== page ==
Northfield residents showed up en mass to voice their opposition to the Kraewood Addition preliminary housing plat during an emotional public hearing held Thursday as part of the Northfield Planning Commission meeting at City Hall.
Residents spoke for more than two hours; each speaker was given 2 minutes to voice views and concerns. The City Council chamber was full, as was an adjoining room. Residents showed up to speak their minds, most against the potential housing project and how it would negatively affect Northfield, its quality of life and public safety.
The Planning Commission ultimately voted to table the item, creating a subcommittee that will craft a memo for the public record and address a few issues raised during the hearing.
The commission was asked to conduct a public hearing to gather input on the request from Rebound Real Estate on a preliminary plat for Kraewood Addition, sometimes referred to as the Paulson property. Northfield property owners who own land, historically operated as a Christmas tree farm by the Paulson family, within 350 feet were notified by mail of the hearing.
Rebound Real Estate has already come before the Planning Commission for voluntary review of the 12.5-acre subdivision and met with the surrounding neighbors to gather feedback. Rebound has responded to neighbors’ concerns, recently decreasing the number of apartments from 140 to 100.
According to the plat, Rebound proposes to create a multi-use development consisting of single-family homes, townhomes, a quad-style home and a multifamily apartment building.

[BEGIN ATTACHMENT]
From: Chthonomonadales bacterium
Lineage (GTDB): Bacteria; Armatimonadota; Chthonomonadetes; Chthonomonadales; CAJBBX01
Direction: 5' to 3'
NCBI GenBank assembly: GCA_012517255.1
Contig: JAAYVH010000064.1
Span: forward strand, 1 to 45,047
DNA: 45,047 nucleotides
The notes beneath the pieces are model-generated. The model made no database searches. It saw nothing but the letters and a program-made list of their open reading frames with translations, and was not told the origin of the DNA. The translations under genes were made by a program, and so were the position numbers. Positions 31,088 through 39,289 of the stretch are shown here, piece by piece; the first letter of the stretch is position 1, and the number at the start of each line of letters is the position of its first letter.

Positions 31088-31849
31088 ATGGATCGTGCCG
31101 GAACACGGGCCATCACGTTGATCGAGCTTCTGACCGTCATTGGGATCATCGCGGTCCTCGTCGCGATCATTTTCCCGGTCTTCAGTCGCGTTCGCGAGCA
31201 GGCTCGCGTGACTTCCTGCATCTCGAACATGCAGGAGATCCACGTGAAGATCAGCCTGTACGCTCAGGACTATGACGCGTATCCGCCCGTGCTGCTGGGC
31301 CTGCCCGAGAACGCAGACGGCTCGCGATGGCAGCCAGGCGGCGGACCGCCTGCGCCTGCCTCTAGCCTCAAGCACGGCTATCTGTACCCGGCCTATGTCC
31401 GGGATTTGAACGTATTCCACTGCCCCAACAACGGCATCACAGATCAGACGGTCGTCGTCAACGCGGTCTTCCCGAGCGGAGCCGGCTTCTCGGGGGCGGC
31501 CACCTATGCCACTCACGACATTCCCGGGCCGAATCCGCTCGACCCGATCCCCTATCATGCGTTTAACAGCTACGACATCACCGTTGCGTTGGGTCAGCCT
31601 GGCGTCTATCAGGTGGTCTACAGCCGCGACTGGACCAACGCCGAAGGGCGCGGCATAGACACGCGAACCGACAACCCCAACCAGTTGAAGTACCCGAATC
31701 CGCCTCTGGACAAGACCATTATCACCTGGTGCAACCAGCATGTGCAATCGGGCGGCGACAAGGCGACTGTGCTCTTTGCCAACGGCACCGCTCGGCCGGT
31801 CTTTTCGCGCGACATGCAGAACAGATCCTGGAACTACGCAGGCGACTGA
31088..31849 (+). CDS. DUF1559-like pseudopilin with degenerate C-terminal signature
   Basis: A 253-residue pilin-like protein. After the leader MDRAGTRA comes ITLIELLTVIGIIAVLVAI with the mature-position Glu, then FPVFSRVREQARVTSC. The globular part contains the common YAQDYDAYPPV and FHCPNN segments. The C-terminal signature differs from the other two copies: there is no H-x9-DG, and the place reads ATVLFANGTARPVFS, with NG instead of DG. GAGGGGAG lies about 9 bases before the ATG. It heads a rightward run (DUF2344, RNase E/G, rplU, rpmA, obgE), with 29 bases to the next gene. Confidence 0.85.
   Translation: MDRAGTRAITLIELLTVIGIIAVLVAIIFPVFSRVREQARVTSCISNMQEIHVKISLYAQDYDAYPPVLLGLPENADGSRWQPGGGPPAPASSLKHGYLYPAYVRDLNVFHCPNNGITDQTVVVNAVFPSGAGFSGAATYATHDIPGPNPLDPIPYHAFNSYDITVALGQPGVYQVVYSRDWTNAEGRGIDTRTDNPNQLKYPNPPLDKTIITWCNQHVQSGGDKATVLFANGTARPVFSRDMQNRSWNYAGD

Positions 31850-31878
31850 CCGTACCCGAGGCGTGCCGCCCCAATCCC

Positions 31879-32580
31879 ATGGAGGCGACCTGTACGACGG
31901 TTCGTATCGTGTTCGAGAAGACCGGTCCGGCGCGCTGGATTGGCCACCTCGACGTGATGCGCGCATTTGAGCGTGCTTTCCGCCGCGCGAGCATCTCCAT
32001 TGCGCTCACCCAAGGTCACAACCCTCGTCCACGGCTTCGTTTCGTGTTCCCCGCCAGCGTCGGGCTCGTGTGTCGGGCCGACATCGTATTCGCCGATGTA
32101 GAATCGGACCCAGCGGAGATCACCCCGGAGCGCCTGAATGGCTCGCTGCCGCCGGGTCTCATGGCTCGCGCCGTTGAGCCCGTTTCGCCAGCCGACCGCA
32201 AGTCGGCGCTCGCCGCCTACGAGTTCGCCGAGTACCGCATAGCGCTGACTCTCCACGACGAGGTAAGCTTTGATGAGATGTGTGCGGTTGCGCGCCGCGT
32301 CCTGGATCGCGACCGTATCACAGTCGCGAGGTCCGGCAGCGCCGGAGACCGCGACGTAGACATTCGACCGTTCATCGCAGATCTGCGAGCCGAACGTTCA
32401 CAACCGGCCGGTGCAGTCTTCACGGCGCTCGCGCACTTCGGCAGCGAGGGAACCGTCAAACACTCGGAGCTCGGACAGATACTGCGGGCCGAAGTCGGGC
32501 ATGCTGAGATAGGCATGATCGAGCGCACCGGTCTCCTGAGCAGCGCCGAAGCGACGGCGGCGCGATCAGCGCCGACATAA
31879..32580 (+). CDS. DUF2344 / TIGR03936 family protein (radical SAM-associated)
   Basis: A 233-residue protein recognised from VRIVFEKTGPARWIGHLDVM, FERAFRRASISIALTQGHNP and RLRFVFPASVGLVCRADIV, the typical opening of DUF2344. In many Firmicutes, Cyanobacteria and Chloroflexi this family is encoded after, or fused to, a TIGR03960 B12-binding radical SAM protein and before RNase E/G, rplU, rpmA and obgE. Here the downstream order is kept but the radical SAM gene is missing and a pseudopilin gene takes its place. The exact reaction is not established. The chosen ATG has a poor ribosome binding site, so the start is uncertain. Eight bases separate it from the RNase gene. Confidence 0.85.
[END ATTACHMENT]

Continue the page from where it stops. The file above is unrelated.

Located west of Linden Street North between Greenvale Avenue, and Lincoln Parkway, the proposed site layout would construct 22 single-family homes, two twin homes and one four-plex or row house and an apartment building.
Most residents who spoke during the public hearing gave reasons to vote against the housing plat, although a few showed support.
Northfield resident Raymond De Vries opposed the plan, saying “We must keep in mind that return on investment is measured not just in dollars, but in creating environments that promote human and community flourishing now and for future residents of Northfield, and concentrating 130 affordable living units —100 of which are rentals — in one part of town will not promote diversity, but will ghettoize our fellow citizens.
“If the city is committed to affordable housing, it must find ways to integrate that housing into all neighborhoods, a strategy that will better protect the environment and generate healthy diversity.
“The proposed plan harms the physical environment, poses a danger to pedestrians (many of whom are school children), diminishes green space and will fail to achieve the goal we Northfielders seek: increasing the diversity of our town. It’s wild lack of proportion will generate short-term profit for a few and the expense of a long-term health of our community,” De Vries said.
Orick Peterson, who supports the Kraewood Addition, said, “the project provides a good connection and through street between established residential neighborhoods, mostly south of Greenvale and the largely immigrant housing further north. It will further the city’s plans to provide less segregated neighborhoods and will enhance diversity.”
Many locals spoke about the destruction of the existing property.
But Jessie Fuller felt the plan would enhance the city.